Cobalamin, otherwise known as Vitamin B12, is an important nutrient found in many foods, particularly animal products. Vitamin B12 is considered an essential nutrient because it helps the body create DNA, form red blood cells and produce energy within cells.
Video of the Day
Most people need just a few micrograms per day, but this tiny amount is critical to your health. Insufficient vitamin B12 can cause various issues, including problems with oral health that range from a beefy tongue to mouth lesions.
Read more: Vitamin B12 Benefits & Side Effects
Vitamin B12 and Its Deficiency
Vitamin B12 is considered to be an essential nutrient and helps maintain healthy cells throughout the body. This vitamin is particularly important for your nervous system and blood. Its consumption also has health benefits. A 2014 study in the Journal of Biomed Research International showed that this vitamin, along with vitamins B6 and B9, can help reduce the severity of migraines.
Most adults need to consume 2.4 micrograms of vitamin B12 per day, though this amount can increase to as much as 2.8 micrograms per day if you're pregnant or breastfeeding. Vitamin B12 is typically obtained through animal products, like eggs, dairy products, fish, meat and shellfish. You may also be able to find vitamin B12 in fortified foods; many grain products, like cereals, are fortified with B12. People who are vegan or vegetarian or who avoid meat products are more likely to be vitamin B12-deficient.
Deficiency symptoms include menstrual disturbances, anemia, issues with memory and mental health (such as confusion and depression) and issues with balance. Vitamin B12 deficiency is also known for causing tongue and mouth soreness.
Oral Health and Vitamin B12
Vitamin B12 deficiency is well-known for causing issues with the mouth and tongue. In particular, it may cause a swollen, beefy tongue, as well as burning sensations, discolorations and lesions throughout the mouth. Certain people, such as those with autoimmune disease, may also be more likely to have secondary diseases, like oral candidiasis, or oral thrush. These symptoms can be extremely unpleasant and painful.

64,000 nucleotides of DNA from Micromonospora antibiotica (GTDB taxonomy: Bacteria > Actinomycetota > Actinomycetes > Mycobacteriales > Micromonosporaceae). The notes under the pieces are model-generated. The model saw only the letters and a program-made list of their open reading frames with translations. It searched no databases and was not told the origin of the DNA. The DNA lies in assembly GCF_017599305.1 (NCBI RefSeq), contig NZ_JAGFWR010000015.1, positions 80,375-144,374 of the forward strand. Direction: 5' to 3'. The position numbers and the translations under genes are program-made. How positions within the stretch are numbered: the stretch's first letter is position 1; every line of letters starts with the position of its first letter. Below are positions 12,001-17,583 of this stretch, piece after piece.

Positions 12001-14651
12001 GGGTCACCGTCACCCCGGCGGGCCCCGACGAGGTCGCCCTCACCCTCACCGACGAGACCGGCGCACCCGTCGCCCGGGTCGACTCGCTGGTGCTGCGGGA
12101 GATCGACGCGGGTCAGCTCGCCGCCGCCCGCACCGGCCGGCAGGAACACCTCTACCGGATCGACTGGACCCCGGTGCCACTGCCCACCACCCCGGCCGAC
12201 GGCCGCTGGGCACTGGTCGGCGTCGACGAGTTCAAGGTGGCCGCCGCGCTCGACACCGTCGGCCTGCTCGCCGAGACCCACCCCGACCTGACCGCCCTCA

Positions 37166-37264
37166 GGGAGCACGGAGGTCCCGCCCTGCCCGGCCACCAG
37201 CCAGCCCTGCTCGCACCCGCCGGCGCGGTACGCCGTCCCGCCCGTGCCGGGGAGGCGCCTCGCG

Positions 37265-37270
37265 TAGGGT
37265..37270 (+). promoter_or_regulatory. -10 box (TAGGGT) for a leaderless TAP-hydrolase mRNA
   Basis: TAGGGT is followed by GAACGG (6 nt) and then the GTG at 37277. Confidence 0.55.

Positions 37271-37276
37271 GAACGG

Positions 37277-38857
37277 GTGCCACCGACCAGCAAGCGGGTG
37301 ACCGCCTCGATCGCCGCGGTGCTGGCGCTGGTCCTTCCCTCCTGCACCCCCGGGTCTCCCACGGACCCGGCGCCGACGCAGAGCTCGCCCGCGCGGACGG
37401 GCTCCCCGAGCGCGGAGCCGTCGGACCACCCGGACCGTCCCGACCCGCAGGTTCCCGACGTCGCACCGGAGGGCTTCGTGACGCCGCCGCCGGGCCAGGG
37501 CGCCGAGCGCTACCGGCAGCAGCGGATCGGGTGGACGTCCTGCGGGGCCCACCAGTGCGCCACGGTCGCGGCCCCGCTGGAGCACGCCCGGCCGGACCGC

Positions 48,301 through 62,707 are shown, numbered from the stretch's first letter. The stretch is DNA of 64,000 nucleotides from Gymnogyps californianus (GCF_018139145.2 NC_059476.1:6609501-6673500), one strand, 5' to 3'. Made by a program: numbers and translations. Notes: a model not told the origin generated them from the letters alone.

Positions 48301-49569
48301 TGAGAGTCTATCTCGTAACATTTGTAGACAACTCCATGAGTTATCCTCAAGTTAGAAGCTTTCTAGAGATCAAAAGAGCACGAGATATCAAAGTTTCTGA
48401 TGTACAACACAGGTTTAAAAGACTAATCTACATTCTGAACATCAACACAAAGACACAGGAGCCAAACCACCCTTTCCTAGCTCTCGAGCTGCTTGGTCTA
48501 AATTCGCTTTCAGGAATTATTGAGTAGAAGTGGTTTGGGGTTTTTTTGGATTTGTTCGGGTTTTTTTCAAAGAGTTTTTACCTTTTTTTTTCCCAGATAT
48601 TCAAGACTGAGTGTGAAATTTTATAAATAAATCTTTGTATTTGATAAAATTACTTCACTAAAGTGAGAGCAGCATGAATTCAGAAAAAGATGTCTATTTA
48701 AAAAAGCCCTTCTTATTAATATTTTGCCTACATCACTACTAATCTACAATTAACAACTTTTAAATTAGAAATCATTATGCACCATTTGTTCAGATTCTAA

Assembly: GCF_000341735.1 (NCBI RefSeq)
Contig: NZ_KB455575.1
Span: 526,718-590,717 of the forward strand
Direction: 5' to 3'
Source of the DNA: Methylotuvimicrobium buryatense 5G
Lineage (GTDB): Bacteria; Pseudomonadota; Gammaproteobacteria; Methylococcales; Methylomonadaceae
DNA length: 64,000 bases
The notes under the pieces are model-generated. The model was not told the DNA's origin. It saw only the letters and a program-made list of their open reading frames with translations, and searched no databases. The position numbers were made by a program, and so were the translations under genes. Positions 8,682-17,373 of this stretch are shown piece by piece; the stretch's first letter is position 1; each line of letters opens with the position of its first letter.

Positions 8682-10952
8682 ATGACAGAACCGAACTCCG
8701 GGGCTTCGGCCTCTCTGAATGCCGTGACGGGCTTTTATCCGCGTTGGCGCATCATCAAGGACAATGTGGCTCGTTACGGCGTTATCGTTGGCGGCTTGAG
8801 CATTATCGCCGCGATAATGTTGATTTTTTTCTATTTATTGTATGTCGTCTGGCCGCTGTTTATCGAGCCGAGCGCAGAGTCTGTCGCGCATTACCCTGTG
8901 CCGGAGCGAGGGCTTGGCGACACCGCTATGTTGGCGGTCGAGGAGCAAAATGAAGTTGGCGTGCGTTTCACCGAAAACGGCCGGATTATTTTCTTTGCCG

Although vegans and vegetarians are more likely to be vitamin B12 deficient since they're likely to avoid meat and fish products, other people are also at risk. In particular, people with certain gastrointestinal conditions preventing the absorption of nutrients are likely to be vitamin B12 deficient. Other people at risk include older adults, people who have recently had surgery affecting their digestive system and those with pernicious anemia.
Fortunately, B12 deficiency can be resolved through supplements. Large doses have been clinically recommended for years. Recently, a 2018 study in the Cochrane Database of Systematic Reviews and a 2017 study in the American Family Physician Journal showed that supplements between 1,000 and 2,000 micrograms are safe and effective ways to treat the problem. If your symptoms are particularly severe, you may also be prescribed high doses of this vitamin that should be injected, rather than swallowed.
- Medline Plus: B Vitamins
- BioMed Research International: Vitamin Supplementation as Possible Prophylactic Treatment Against Migraine With Aura and Menstrual Migraine
- NIH: Office of Dietary Supplements: Vitamin B12 Fact Sheet for Professionals
- NIH: Office of Dietary Supplements: Vitamin B12 Fact Sheet for Consumers
- Nutrients: Vitamin B12 in Health and Disease
- American Journal of Clinical Nutrition: Human Dietary Deficiency of Vitamin B12
- Journal of Human Nutrition and Dietetics: Avoidance of Meat and Poultry Decreases Intakes of Omega-3 Fatty Acids, Vitamin B12, Selenium and Zinc in Young Women
- Journal of the Formosan Medical Association: Hemoglobin, Iron, and Vitamin B12 Deficiencies and High Blood Homocysteine Levels in Patients With Anti-Thyroid Autoantibodies
- Oral Surgery, Medicine, Pathology and Radiology: Initial Oral Signs and Symptoms in a Patient With Undiagnosed Vitamin B12 Deficiency
- Harvard Health Publishing: Getting Enough Vitamin B12
- Journal of Internal Medicine: Oral Treatment of Pernicious Anemia With High Doses of Vitamin B12 Without Intrinsic Factor
- Cochrane Database of Systematic Reviews: Oral Vitamin B12 Versus Intramuscular Vitamin B12 for Vitamin B12 Deficiency
- American Family Physician: Vitamin B12 Deficiency: Recognition and Management